Crescent Lunge Arm Variations

The typical arm position for a crescent lunge is arms extended upwards, shoulder width apart, with the palms facing each other. Changing up the arms up arms targets different muscles and make your practice more interesting.

For your base in crescent lunge, make sure the front knee bends so that it points in the same direction as the second toe. Keep the knee above the ankle (you may need to adjust the length of your stance to achieve this). The back toes are tucked under, and the back knee can be either on the floor or lifted. Find length up through the spine, and contract the core muscles (low abs, low back, and pelvic floor). If you are strong and flexible, you may add a backbend. Make sure you don’t collapse into the low back; imagine bending backwards over a big inflatable exercise ball. From here you can try a number of arm variations:

1. Instead of keeping the arms shoulders’ width apart, press the palms together, interlace all ten fingers, then release the index to point upwards. The arm variation promotes shoulder flexibility, and gently stretches some of the upper back muscles.

Fingers interlaced

Interlace all ten fingers, then release to index to point upward.

2. Find eagle arms.  To do this, give yourself a big hug, walking the hands as far back as possible. If you can’t get the hands far enough back to stack one elbow on top of the other, stay here, you’ll get a nice upper back stretch. If you’re going farther, keep the elbow where they are, and bring the backs of the hands toward each other. If you have the flexibility, your hands are actually going to pass by one another, with the bottom hand closer to your face. Feel free to stop and hold the position at any point along the way. Finally, if you can, bring the palms of the hands together, forming a “twisted prayer” with the arms. To deepen into eagle arms, extend the hands forward and the elbows upward. You will feel a stretch in the shoulders and across the upper back.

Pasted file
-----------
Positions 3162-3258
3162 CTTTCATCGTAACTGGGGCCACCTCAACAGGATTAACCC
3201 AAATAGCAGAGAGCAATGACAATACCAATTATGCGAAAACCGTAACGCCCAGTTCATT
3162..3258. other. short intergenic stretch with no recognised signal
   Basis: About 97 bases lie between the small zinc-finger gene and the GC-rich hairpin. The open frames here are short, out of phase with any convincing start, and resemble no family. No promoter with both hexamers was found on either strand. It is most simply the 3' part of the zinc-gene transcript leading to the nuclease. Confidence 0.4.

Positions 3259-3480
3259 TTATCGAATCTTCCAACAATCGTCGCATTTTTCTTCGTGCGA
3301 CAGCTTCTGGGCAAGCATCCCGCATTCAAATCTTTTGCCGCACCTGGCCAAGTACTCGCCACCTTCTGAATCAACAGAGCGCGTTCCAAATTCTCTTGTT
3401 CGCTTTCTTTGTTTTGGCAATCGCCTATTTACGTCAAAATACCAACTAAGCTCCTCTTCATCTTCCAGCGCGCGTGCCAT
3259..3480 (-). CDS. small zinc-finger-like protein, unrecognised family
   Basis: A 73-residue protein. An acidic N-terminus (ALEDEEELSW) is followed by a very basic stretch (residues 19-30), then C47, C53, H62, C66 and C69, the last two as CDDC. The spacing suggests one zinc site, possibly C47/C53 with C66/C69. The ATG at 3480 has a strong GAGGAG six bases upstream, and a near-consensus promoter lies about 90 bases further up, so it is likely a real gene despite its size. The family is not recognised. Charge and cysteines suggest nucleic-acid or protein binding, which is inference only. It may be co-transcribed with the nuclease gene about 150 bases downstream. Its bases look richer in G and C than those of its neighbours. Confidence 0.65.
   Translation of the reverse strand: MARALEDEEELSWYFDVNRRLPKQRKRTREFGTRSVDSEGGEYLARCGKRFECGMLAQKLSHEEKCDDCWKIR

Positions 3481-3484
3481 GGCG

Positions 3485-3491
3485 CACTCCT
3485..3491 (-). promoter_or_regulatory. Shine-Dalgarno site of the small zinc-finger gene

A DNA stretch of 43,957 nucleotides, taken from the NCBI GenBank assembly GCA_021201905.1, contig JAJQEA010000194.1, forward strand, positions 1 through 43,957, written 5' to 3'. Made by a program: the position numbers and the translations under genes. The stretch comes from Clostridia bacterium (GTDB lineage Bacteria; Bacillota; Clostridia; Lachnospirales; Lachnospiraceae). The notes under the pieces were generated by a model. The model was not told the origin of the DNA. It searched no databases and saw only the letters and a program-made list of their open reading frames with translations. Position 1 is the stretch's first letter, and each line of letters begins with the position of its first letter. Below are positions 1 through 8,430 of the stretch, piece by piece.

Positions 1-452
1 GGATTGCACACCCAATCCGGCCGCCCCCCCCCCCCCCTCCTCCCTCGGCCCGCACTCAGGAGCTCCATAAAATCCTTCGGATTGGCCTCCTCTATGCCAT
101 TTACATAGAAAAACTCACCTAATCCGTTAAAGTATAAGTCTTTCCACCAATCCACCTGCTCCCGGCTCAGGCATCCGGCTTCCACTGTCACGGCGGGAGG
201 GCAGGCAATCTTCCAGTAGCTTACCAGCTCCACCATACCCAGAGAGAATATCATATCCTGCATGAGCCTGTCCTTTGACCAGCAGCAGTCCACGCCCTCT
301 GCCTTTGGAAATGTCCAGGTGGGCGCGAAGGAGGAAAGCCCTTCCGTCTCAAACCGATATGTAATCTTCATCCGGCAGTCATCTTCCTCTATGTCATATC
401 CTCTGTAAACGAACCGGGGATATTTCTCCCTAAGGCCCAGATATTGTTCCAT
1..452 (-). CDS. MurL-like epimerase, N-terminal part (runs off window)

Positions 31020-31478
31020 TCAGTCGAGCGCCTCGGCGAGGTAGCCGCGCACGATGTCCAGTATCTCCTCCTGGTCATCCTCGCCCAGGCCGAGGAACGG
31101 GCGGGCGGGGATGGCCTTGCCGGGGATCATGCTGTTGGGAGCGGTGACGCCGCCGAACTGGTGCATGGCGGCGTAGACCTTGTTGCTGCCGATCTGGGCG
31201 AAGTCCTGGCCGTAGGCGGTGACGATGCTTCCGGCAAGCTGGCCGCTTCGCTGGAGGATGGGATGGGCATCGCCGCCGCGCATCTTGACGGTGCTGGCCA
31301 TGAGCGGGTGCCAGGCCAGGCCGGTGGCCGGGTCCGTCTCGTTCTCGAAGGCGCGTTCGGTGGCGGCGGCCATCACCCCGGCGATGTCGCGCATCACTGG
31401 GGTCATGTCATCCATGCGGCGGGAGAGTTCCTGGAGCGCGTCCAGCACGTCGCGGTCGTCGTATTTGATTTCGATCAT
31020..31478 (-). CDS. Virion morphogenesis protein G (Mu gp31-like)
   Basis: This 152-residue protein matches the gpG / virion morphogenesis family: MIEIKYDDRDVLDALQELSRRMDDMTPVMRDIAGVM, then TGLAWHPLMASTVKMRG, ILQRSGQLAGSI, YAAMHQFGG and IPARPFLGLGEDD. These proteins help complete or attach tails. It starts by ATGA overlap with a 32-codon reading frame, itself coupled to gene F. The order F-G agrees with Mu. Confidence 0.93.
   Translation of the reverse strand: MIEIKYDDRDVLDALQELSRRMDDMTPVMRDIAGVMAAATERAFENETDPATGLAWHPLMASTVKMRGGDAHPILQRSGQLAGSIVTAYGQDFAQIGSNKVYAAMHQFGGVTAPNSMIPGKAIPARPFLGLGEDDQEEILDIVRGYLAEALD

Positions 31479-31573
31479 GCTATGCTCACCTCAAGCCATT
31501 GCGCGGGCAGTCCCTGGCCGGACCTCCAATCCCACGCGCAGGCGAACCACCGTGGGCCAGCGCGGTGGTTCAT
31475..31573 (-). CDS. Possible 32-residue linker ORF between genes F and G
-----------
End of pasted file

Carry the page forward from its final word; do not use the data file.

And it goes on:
Eagle arms

Crescent lunge with eagle arms.

An interesting transition into this one is to start in eagle, then unwind the top leg to step straight back into crescent lunge. From crescent lunge with eagle arms, you could transition straight into warrior three with eagle arms.

3. This one stretches a little more into the chest. Place the hand on the same side as the back leg on the back of your neck, opening the elbow backwards. Take the opposite forearm across the low back with the palm facing away from your body. This is a nice gentle stretch for the chest and shoulder muscles, and also gets into the upper back a little bit. This position also provides a more support for people with weaker core muscles.

Back view of one hand across the low back and the other on the back of the neck.

Crescent lunge with one hand across the low back and the other on the back of the neck.

Make sure that whatever you do on one side, you balance out on the other side.

4 thoughts on “Crescent Lunge Arm Variations

  1. I’m personal trainer and competitive natural bodybuilder. I recently began doing yoga once a week and I love it. It’s great for muscle recovery after a week of heavy resistance training.

    • Thank you for your comment, Darvis. Something that’s always been on my bucket list is to compete in a Miss Fitness contest. Do you have any tips or blog posts that could help me out with that goal?

  2. I accidentally put someone in crescent with eagle arms. But, I had the left arm under the right and the right leg back. Is it bad to have opposite arms? It did not feel awkward to me. But I wanted to see what you had to say.

    • In crescent lunge you can do eagle arms either way (just make sure you balance it out on the other side). However, having the right leg back and right arm under allows a transition to eagle (shift the weight forward and swing your right leg over your left).

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